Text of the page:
Prélude by Michael Sheridan
Artist Website: www.michaelsheridanmusic.com
Montagne Ste Genevieve – Django Reinhardt (as performed by Stephane Wrembel)
Cello Suite No 3 – J.S. Bach
El Choclo – Angel Villoldo (arr. Roland Dyens)
Nuages – Django Reinhardt (arr. Roland Dyens)
Choros No 1 – Heitor Villa Lobos
The Expatriates – Michael Sheridan
Felicidade – Antonio Carlos Jobim (arr. Roland Dyens)
Una Limosna por el Amor de Dios – Agustin Barrios Mangore
Tango en Skai – Roland Dyens
Berceuse Diurne – Roland Dyens (dedicated to Michael Sheridan)
NYC guitarist Michael Sheridan recently released an album of mixed classical guitar favourites and arrangements of jazz and Latin American hits. From Django Reinhardt, Roland Dyens, to Villa-Lobos this album has some serious appeal. One thing I like about the album is the nice recording sound – almost zero background noise and a beautiful guitar sound – and the mix of jazz style arrangements to formally composed music. Reinhardt is one of my personal favourites so I was very excited to hear this album.
I suppose the first thing everyone will ask when looking at this album is, do the Rinehardt, Jobim, and Villoldo arrangements work well on a solo classical recording? I would say yes. Most of the arrangements are by the great French guitarist Roland Dyens and that adds a touch of weight to the tracks since many listeners are familiar with his success. Sheridan’s performance of Nuages really shines for its cool feel and elaborate delivery. Montagne Ste Genevieve would not have worked for me but since it was the opening track it was a nice way to kick off the album with a relaxed and meandering start before getting more heated up. It also showcases Sheridan’s pleasant sound and shaping of melodic lines.
El Choclo was a good one! Sheridan is great at making clear musical ideas in terms of contrast and form. The moods are nice and easy to jump onto and he is not afraid to push out notes, get in your face, or be flamboyant when needed! I also love his great glissandos and fun little ornaments. Good times!
The Villa-lobos was also fun track. Sheridan takes much more rubato than I’m used to but it made listening to the track a fresh and enjoyable experience and it sounded so Brazilian! Too many people rip through this work without having fun with the repetitive form. I did a good re-listen on this track just for fun.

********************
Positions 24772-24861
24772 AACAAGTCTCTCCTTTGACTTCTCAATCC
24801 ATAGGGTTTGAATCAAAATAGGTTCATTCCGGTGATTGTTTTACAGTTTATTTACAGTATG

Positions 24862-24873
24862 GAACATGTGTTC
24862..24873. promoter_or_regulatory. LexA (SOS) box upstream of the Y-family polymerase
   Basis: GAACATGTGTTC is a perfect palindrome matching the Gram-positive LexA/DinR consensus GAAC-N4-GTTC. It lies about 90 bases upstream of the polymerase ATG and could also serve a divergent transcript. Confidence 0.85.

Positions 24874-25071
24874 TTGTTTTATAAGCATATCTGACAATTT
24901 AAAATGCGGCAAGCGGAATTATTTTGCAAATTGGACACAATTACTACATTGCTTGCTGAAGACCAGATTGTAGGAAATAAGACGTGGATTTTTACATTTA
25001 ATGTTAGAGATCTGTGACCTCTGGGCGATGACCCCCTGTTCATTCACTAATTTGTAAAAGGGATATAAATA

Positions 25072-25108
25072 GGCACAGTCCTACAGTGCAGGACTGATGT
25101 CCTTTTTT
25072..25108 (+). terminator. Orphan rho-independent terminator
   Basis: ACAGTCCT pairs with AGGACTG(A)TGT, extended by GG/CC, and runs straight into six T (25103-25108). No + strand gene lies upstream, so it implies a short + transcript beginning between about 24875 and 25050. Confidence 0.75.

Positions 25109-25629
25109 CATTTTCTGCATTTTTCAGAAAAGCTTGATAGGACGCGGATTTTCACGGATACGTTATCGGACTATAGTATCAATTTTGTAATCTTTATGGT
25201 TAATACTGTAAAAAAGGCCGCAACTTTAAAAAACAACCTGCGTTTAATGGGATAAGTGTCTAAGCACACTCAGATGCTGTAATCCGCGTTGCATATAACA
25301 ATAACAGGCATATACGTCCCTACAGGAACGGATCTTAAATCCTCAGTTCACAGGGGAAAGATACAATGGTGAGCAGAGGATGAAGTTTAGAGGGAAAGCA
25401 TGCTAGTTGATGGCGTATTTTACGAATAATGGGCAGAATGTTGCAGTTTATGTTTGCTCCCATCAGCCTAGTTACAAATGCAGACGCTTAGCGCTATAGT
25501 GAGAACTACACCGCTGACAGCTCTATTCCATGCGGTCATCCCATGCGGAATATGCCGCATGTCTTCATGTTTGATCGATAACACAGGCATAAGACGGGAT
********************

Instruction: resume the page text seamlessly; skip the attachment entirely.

The Expatriates, written by Sheridan is a sorrowful little work but not without beauty or moments of hope. The language is fairly traditional with some nice jazzy chords and lines in there. He has an excellent sense of forward momentum. I hope he continues to write for the instrument as I think there is real potential here. This was a nice touch to the album and gives us a closer look at the performer/musician.
The best tracks on the album are the Dyens pieces. Sheridan has a talent for creating moods and soundscapes well suited to the compositions. There are moments of fun, extroverted gestures but then darkened, Earthy moments! I imagine Dyens himself has noticed this as there is a piece by the composer dedicated to Sheridan. Berceuse Diurne is a beauty of a piece and Sheridan does a fine job of the piece. This track really shows a nice gentle side to his playing and is a wonderful ending track. Buy this album for the joy of hearing the Dyens and arrangements as we could all learn a lesson from Sheridan’s keen sense of musical gestures. Love it!
The Barrios tremolo work was good overall but at times I wished his tone and tremolo were a bit more even. However, it never really disrupted my musical experience too much. Overall it was fine but a bit weaker than the rest of the album. The real mystery to this album is how the Bach cello suite fits in with the other repertoire? It seems a bit out of place to me. I suppose it ties a connection to Barrios who was very influenced by Bach. Maybe it is the ‘legitimate’ or ‘time-tested requirement’ of the recording artist in our small classical world that one must add ‘serious’ music (no such thing anyway!) to make an album, but who cares about the status-quo. I for one would have liked the album to stay on track with jazz, South American, Dyens, as well as Sheridan’s own composition. Also, the album track list states “Cello Suite No 3 – J.S. Bach” when in fact it is only the Prelude; that should have been mentioned specifically in case someone was buying it to hear his interpretation of the entire suite. Design issue or misprint? Overall it seems that this track was the weakest among an otherwise well-conceptualized album. I didn’t think the Bach felt much like a prelude either and was played pretty straight, although that approach does work well for the peddle sections. I also didn’t love the ornaments and some of his interpretation of implied counterpoint. Don’t get me wrong, it was generally well performed, a few buzzes and coloration differences that I didn’t like but overall fine. You get the idea…
By the way, this album was part of a KickStarter, you can check out the thank you’s on Sheridan’s website here.
I really liked the mix of repertoire on the album despite not loving the Bach and Barrios. Sheridan is a great player when he’s in his element. All the jazz, latin, and Dyens worked wonderfully. Sheridan has a wide range of emotion and musical playing. His ability to colour the music and create simple and effective moods for the listener is rock-solid. I could have done without the Bach and Barrios simply because they were up to par with the rest of the album. Otherwise, I’d rate this album pretty high.
A very enjoyable album for music lovers and guitarists alike. Plus a dedicated piece by Roland Dyens! That alone makes it a worthy album for the library. Sheridan should be on the radar of those looking for an album or concert performance that will charm audiences and show the versatile and diverse world of classical guitar. I’m really looking forward to another release from Sheridan.